Think of Switzerland and the image of a little feather-covered piece of wood springing out from a clock face every sixty minutes is likely to come to mind. On killing sixty minutes in the spotlessly clean Swiss city of Zürich last month, I didn’t spot any cookoos (wooden or otherwise), but I did see some rather impressive clocks.
One of the imposing clock faces of St Peterskirche in the heart of Zürich …
At nearly nine metres in diameter each, these four clock faces are some of the largest in Europe. What a shame that they don’t have proportionately sized cookoos to jump out of them
And apart from the impressive clock faces, there isn’t really much else to see and say about St Peterskirche
The clock faces on neighbouring Fraumünster are clearly not as big as St Peterskirche’s, but this 13th century church has a far more impressive draw
No, not the delightfully defaced (or should that be ‘re-faced’?) bollard in front of it
Fraumünster’s big draw are the beautiful gothic-free stain glass windows designed by the artist Marc Chagall
Chagall designed these three main windows and two side panels for the church in 1967, and they are very typically Chagall in appearance. Of the main windows the blue Old testament ‘Jacob’ panel features a ladder to heaven, the yellow ‘Zion’ panel features King David and the new Jerusalem, and the green ‘Christ’ panel in the middle features …
The infant Christ nuzzled contently up against a rather vexed looking Virgin Mary …
… and an onlooker at the Cruxification that appears to be waving back (or at least I hope that is what he’s doing)
On the right wall, the ‘Law’ panel depicts Moses looking down at those not following the commandments …
… and opposite is an array of Prophets …
… including this rather jolly looking fellow shepherding (or possibly scaring) some strange horse-type creatures (forgive me, my knowledge of Old Testament prophets is a little rusty to say to least)
The Grossmünster, just across the bridge from the Fraumünster doesn’t have a clock face, but its windows certainly rival those of Chagall’s in beauty and modernity
It does have examples of more typical gothic stain glass windows, this one designed by Augusto Giacometti in 1937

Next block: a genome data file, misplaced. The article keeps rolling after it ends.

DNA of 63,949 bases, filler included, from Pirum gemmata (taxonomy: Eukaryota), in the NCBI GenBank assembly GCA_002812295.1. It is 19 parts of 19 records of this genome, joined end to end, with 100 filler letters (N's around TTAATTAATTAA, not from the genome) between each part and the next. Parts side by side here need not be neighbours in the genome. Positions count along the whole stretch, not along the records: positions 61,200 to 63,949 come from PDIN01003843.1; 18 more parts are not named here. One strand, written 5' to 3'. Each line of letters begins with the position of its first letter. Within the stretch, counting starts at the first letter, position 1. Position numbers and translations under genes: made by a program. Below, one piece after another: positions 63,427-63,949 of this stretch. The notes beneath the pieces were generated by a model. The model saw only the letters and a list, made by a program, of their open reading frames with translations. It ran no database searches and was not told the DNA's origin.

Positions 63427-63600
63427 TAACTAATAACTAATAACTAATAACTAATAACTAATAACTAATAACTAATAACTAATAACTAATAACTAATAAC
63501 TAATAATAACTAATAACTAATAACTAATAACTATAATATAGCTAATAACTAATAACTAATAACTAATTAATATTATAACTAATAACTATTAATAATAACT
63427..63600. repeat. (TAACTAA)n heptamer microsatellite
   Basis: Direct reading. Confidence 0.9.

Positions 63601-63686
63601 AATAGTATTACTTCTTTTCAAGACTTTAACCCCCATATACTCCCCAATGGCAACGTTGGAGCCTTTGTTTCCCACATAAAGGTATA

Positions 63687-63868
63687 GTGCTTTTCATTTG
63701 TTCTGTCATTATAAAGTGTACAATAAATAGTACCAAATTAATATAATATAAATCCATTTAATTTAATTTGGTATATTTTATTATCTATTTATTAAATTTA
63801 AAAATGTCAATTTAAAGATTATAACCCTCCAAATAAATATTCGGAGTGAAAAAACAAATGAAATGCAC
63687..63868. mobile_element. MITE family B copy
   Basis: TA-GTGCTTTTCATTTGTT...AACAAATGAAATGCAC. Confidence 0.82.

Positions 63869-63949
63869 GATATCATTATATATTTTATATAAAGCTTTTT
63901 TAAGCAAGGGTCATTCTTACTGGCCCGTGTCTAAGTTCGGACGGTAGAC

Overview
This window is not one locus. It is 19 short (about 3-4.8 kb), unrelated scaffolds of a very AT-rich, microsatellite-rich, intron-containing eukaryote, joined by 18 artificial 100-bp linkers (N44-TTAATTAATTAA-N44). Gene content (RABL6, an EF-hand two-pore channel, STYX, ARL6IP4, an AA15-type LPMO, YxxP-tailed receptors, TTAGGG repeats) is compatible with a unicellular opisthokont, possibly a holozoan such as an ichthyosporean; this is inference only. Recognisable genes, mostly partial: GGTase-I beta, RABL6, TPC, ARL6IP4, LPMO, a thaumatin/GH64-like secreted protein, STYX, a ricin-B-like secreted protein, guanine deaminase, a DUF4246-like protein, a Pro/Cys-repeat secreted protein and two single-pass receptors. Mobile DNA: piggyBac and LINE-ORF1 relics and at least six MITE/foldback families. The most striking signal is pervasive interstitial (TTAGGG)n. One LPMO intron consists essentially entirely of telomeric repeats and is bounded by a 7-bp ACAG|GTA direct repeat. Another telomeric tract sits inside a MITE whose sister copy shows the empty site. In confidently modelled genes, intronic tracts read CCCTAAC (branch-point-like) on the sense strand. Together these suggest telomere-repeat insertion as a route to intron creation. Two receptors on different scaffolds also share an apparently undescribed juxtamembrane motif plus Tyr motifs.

But walk around the aisles and nave of the church to see some truly stunning modern stain glass
Possibly not wanting to be overshadowed any longer by the popularity of Chagall’s windows at the Fraumünster, artists were invited to take part in a competition to redesign the windows for the Grossmünster in 2006. The German painter Sigmar Polke’s design of seven windows made from sliced agate, and five depicting scenes from the Old Testament were chosen, and three years later the installation of his designs was complete. The agate windows are simply beautiful in their rich colour, pattern and luminosity …
… and Polke’s Old Testament windows are as jolly as Chagall’s, and rather celtic in appearance.
‘King David’ (and not St Patrick as I initially thought it was. I guess the green and the harp made me think of Ireland)
‘The Ascension of Elijah’
‘Elijah’ close up
A selection of chalices or a collage of Alfred Hitchcock silhouettes? Polke’s ‘The Son of Man’
… and the rather sorrowful looking ‘Scapegoat’
‘The Sacifice of Isaac’
Far better photographs of Polke’s twelve window designs and more information about the artist and his work can be found on the swissinfo.ch site here.
The official Fraumünster website, albeit in German can be found here including more information on and better photographs of Marc Chagall’s windows.
The official Grossmünster website, also only available in German can be found here.
Entry to all three churches is (surprisingly) free, including access to Chagall’s and Polke’s delightful windows.
A delightful out-of-this-world experience walking along Zurich’s only mountain, Uetliberg